Conclusions
For general Birdwatching, the lower magnifications tend to be better (8x30 or 8x40). If you intend to use a binocular in low light such as dawn or dusk and in woodland, consider a 7x42. The best compromise for hide use would be the higher powered instruments with adequate objective lens diameter (10x40 or 10x42).
For walks etc a compact pair (8x20 or 10x25) may suit as these can be carried in a pocket or handbag and will be lighter to carry.

Care and Use
Looking after binoculars
Binoculars are valuable tools, so it is worth taking a little advice to learn how to achieve the best results and keep your binocular in good working order. Some models may represent a considerable financial investment. With the correct care you might well expect it to last a lifetime and with the good advice you can maximize it’s performance.

The basics After using a binocular in the rain, always wipe it dry. If moisture is apparent on the internal optic surfaces, leave it in a warm place to dry. Never dismantle it and do not put it back in the case until it is fully dry.

Problems?
When a binocular is manufactured, the optics are very carefully aligned using special equipment, so that you see only one image.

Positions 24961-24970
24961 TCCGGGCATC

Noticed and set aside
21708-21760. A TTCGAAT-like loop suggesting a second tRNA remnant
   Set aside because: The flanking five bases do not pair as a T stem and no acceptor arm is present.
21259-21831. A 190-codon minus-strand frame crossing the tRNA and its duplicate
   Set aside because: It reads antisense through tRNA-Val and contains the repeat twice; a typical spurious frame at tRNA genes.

The most common problem experienced is misalignment of the optics and the consequent double image, as a result of the instrument being knocked or dropped. This can be rectified but only by specialist repairers with similar equipment to that used by the manufacturer. Some people may not notice slight alignment faults, so it is best to get someone else to check your binocular at regular intervals..

How to use your binocular
When you first look through a binocular you should:
Adjust it for the width between your eyes.
Close your right eye or cover right hand objective lens & focus using centre focus wheel until clear.
Open right eye or uncover right hand objective lens.
Close left eye or cover left hand objective lens & Adjust the individual eyepiece for your eyesight.
You have now set up your binoculars for both eyes & only the centre focussing wheel need be used.

How to use your monocular
Adjust the individual eyepiece for your eyesight.